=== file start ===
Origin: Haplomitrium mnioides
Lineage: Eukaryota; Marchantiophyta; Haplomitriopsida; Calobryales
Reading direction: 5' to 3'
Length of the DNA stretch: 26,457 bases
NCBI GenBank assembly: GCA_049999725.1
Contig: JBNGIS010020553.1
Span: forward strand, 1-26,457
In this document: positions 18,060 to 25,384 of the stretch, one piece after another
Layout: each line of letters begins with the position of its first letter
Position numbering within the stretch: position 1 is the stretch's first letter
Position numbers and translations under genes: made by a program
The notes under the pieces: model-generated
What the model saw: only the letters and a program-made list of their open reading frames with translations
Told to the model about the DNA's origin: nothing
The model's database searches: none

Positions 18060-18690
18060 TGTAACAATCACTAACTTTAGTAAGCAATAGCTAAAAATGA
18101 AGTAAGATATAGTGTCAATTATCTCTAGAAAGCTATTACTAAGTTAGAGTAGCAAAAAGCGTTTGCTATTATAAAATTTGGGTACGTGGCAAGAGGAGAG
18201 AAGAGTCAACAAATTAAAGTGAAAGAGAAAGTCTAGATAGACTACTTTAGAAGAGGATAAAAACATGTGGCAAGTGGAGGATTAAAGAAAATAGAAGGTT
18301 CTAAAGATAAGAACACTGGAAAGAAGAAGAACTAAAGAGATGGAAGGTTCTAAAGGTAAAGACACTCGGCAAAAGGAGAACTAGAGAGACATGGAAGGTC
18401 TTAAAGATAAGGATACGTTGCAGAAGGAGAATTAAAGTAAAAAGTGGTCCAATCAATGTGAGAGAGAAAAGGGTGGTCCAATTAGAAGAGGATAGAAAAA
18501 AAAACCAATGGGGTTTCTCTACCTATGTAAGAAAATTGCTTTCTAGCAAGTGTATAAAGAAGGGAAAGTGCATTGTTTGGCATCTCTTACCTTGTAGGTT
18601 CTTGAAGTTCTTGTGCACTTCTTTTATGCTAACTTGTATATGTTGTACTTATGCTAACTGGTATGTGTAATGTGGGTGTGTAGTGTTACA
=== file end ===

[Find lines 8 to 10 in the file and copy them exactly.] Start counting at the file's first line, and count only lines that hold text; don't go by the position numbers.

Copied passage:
In this document: positions 18,060 to 25,384 of the stretch, one piece after another
Layout: each line of letters begins with the position of its first letter
Position numbering within the stretch: position 1 is the stretch's first letter